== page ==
When you die, your credit card debt doesn’t just go away, but it doesn’t necessarily trickle down to your loved ones either.
There is a very intense process called ‘probate’ that deals with debt after you die.
Instead of going directly to your loved ones to pay, your debt, including your credit card debt will be paid using your assets, such as your car, your home and your bank accounts.
A probate court will assess your financial situation after you pass away and an appointed executor will deal with your estate, debt and what happens to it all.
In some cases, your debt can and will easily be forwarded on to a living loved one. Debt that has been accrued jointly, such as a shared credit card loan, auto loan, business loan, etc.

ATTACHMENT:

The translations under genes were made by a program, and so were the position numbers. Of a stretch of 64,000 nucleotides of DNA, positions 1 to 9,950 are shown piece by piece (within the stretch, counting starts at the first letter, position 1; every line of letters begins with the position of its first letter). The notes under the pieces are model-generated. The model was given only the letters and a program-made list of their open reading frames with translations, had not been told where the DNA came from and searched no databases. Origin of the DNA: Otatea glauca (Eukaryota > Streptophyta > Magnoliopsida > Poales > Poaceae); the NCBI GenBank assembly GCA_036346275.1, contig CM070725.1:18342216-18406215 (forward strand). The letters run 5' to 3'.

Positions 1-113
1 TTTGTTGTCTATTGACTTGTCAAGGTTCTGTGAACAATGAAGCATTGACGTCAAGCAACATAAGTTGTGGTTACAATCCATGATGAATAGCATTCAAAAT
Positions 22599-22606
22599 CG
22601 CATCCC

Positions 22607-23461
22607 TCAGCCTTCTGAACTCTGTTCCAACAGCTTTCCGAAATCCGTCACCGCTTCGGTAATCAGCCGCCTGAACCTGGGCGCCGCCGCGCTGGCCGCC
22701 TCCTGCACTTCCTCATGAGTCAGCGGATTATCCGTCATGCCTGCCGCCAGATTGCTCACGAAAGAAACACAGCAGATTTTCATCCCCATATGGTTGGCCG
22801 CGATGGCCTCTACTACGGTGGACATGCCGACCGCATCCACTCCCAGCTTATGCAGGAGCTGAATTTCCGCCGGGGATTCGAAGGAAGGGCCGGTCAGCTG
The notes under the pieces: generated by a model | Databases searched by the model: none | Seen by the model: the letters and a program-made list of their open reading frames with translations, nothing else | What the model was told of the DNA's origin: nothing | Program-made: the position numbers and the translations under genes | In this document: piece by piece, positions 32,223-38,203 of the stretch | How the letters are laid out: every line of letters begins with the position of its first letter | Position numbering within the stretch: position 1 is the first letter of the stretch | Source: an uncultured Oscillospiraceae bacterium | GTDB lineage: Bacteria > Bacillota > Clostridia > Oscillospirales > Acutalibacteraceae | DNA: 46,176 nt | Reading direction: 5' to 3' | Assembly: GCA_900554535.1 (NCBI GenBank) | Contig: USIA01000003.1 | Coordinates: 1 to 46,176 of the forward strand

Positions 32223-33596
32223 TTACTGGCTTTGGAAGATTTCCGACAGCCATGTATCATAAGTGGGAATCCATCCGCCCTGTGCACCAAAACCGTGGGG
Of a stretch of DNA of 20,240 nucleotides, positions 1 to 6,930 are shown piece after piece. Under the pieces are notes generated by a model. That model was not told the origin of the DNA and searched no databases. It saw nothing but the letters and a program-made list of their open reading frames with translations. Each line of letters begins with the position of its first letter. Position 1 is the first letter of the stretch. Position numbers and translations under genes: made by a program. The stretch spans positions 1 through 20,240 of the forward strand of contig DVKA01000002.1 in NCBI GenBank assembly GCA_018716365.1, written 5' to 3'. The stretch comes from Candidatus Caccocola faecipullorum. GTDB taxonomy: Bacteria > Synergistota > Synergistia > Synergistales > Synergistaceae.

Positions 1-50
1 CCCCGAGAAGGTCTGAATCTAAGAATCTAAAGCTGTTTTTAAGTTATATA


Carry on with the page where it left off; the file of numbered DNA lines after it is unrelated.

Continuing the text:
There are also nine states that are “community property states,” including California, Arizona, Idaho, Louisiana, Nevada, New Mexico, Texas, Washington and Wisconsin.
What is a ‘community property state’? Community property states follow the rule that all assets acquired during the marriage are considered “community property.”
Sadly, dying with debt is incredibly common. Statistics show that 3 out of 4 people pass on while having debt.